Global Outlook on Financing for Sustainable Development 2023

No Sustainability Without Equity

image of Global Outlook on Financing for Sustainable Development 2023

Successive crises including COVID-19, Russia’s war of aggression against Ukraine and the climate emergency are exacerbating inequalities between and within countries and stifling progress to achieve the Sustainable Development Goals (SDGs) and the Paris Agreement. While developed countries deployed historic stimulus packages to build back better, developing countries lacked fiscal and monetary buffers to respond. Countries with the fewest resources face challenging trade-offs between short-term rescue and long-term financing for a sustainable recovery. The SDG financing gap in developing countries grew due to a drop in available resources called upon in the Addis Ababa Action Agenda coupled with rising financing needs. Official Development Assistance (ODA), or aid, played an important role to help narrow the gap, but could not do so on its own. Global crises open a window of opportunity for SDG alignment of broader resources to narrow the gap. Growing trillions in developed countries aim to reduce risks, including environmental, social, and governance (ESG) criteria. However, resources are not reaching the countries most in need. Urgent action is needed to remove bottlenecks for a more equitable and needs-based allocation of sustainable finance.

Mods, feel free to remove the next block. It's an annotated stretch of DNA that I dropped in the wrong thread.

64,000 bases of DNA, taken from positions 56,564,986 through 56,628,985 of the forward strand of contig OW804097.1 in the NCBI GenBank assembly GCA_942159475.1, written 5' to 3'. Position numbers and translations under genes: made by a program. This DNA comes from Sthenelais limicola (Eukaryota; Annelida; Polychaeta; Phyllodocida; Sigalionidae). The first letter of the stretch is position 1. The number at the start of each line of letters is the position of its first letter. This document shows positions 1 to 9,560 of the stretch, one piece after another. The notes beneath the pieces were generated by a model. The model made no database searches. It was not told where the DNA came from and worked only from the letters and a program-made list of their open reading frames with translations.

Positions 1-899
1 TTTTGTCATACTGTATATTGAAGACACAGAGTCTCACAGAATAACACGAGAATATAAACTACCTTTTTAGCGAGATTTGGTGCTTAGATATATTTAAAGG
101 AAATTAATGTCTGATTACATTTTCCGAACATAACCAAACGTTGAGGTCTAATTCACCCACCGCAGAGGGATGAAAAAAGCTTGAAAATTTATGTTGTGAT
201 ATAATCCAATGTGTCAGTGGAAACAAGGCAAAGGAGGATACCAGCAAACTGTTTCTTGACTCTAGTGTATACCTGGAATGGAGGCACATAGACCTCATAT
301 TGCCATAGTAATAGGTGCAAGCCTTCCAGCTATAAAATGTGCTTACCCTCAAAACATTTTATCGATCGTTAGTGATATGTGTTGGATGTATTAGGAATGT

Les perspectives mondiales du financement du développement durable se sont dégradées depuis nos dernières projections en 2021. Les besoins en matière de développement durable grandissent, tandis que les ressources pour les pays en développement diminuent. Le niveau d’extrême pauvreté remonte pour la première fois depuis des décennies. Les pays dont les besoins sont les plus grands paient le prix fort de la guerre d’agression menée par la Russie à l’encontre l’Ukraine, tandis que perdurent les répercussions des mesures de confinement et des perturbations des chaînes d’approvisionnement. En conséquence, la croissance est en berne, et l’inflation s’amplifie, les populations pauvres étant les plus touchées par la hausse des prix des denrées alimentaires et de l’énergie.

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